Cricket

IPL 2020: Pat Cummins finds his mojo, Varun Chakravarthy roars back as KKR bowlers stifle SRH

  • Abhishek Mukherjee
  • September 27th, 2020
  • 10:23:10 IST

Kolkata Knight Riders lost three early wickets during their chase against Sunrisers Hyderabad, but a target of 144 never seemed unassailable to them. Shubman Gill scored an unbeaten 70 in 62 balls, while Eoin Morgan (42 not out in 29) upped the tempo towards the end to see Kolkata home with two overs to spare. The early finish was important, for it improved their net run rate slightly after their humiliating defeat against Mumbai Indians.

Hyderabad had scored 142/4, a bizarre score to begin with. They did not lose wickets (had they done that, the total might have been justified). Their biggest partnership lasted 51 balls and yielded 62 runs as Mohammad Nabi, one of the most feared middle-order batsmen, watched from the dugout, as did the very potent quartet of Abhishek Sharma, Priyam Garg, Rashid Khan, and Bhuvneshwar Kumar.

They hit only eight fours and four sixes ― a boundary every 10 balls. Between overs 6 and 15 they hit two fours and one six ― one every three overs. Only twice in the history of the tournament has a side scored fewer while losing only four wickets.

Did Hyderabad bat poorly? The promotion of Wriddhiman Saha over Nabi was counterintuitive, but barring that, it was mostly the superb all-round display of bowling and some smart changes by Dinesh Karthik that did the trick.

Kolkata handed out a T20 cap to Kamlesh Nagarkoti, whom they had picked way back in 2018 along with Shivam Mavi. Persistent injuries had kept Nagarkoti out of cricket for two seasons in the IPL, but not this time. They also recalled Varun Chakravarthy, who had had a solitary forgettable IPL outing so far, in 2019.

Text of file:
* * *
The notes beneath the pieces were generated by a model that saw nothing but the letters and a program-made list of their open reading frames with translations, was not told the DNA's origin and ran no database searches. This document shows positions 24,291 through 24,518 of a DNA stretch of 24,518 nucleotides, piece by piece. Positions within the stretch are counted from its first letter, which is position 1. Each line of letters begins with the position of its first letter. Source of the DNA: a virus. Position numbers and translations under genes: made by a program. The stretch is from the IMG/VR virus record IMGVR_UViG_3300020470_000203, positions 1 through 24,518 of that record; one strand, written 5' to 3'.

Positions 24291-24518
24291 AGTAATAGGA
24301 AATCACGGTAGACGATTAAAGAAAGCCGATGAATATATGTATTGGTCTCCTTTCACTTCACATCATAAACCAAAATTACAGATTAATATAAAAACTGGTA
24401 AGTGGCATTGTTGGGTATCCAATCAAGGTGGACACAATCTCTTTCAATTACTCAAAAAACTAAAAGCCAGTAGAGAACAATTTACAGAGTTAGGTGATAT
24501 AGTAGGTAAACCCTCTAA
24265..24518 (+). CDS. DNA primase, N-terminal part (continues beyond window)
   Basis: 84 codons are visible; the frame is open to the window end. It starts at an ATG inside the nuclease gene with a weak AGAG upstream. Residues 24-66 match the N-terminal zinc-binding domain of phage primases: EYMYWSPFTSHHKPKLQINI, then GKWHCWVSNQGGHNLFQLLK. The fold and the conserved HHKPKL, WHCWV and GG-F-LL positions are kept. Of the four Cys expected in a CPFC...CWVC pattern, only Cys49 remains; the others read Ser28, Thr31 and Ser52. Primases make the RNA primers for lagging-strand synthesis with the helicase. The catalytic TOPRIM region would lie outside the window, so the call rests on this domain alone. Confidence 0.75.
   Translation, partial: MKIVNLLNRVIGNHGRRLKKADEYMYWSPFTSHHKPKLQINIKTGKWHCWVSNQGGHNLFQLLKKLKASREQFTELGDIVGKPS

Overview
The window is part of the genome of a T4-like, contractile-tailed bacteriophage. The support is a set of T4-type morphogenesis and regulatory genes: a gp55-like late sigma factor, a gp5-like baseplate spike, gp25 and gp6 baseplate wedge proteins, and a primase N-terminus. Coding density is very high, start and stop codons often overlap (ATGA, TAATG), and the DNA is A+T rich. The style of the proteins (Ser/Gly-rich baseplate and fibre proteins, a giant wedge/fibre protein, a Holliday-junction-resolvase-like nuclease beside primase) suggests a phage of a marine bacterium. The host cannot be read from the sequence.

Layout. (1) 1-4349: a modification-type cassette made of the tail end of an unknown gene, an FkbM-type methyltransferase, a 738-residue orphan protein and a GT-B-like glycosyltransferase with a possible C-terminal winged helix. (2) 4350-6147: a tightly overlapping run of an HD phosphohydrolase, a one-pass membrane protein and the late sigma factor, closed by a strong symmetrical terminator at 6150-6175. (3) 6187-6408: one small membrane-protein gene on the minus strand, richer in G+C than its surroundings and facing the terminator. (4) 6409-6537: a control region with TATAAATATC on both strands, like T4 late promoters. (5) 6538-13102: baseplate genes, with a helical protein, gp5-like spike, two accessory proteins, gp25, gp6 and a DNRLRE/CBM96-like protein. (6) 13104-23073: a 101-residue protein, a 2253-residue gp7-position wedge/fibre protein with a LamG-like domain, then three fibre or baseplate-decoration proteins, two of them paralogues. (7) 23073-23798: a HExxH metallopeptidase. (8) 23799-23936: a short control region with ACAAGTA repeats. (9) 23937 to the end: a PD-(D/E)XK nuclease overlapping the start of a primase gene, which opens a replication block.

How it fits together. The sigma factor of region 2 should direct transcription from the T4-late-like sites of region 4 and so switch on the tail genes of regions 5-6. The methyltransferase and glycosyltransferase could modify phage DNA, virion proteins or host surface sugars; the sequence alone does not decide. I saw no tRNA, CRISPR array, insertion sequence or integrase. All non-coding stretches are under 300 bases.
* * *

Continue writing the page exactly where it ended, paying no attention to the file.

KKR took a risk here. Pat Cummins, their Rs 15.5-crore man, had gone for 49 runs in three overs against Mumbai, while Kuldeep Yadav had not impressed either. Sunil Narine and Mavi had delivered the other night, but this time they were up against David Warner and Jonny Bairstow, the most feared opening pair of the tournament.

Pat Cummins of Kolkata Knight Riders celebrates the wicket of Jonny Bairstow of Sunrisers Hyderabad during their IPL clash at the Sheikh Zayed Stadium, Abu Dhabi. Sportzpics

Pat Cummins of Kolkata Knight Riders celebrates the wicket of Jonny Bairstow of Sunrisers Hyderabad during their IPL clash at the Sheikh Zayed Stadium, Abu Dhabi. Sportzpics

It was never going to be easy. Karthik started with Narine, and trusted Cummins ahead of Mavi. And Cummins, perhaps miffed by the flak he had drawn after the Mumbai match, demonstrated his class. He bowled fast from the first ball, not allowing Warner or Bairstow any room to free their arms.

Warner went after Narine in the third over, but this was going to be Cummins’ day. Cummins now bowled the most probing over of this edition till date.

The first ball cramped Bairstow, who tried to play towards the off and got an inside edge. The second, bowled from the corner of the crease, whooshed over the stumps. Warner got a single off the third, the fourth barely missed the off-stump, and Bairstow had a caught-behind overturned off the fifth. He was bowled off the sixth.

So charged up was Cummins that Karthik gave him another over in the Powerplay. His figures read 3-0-11-1 at the end of the Powerplay. Sunrisers were 45/1 in six overs, but with Warner and Manish Pandey looking confident, they looked set for a reasonable total.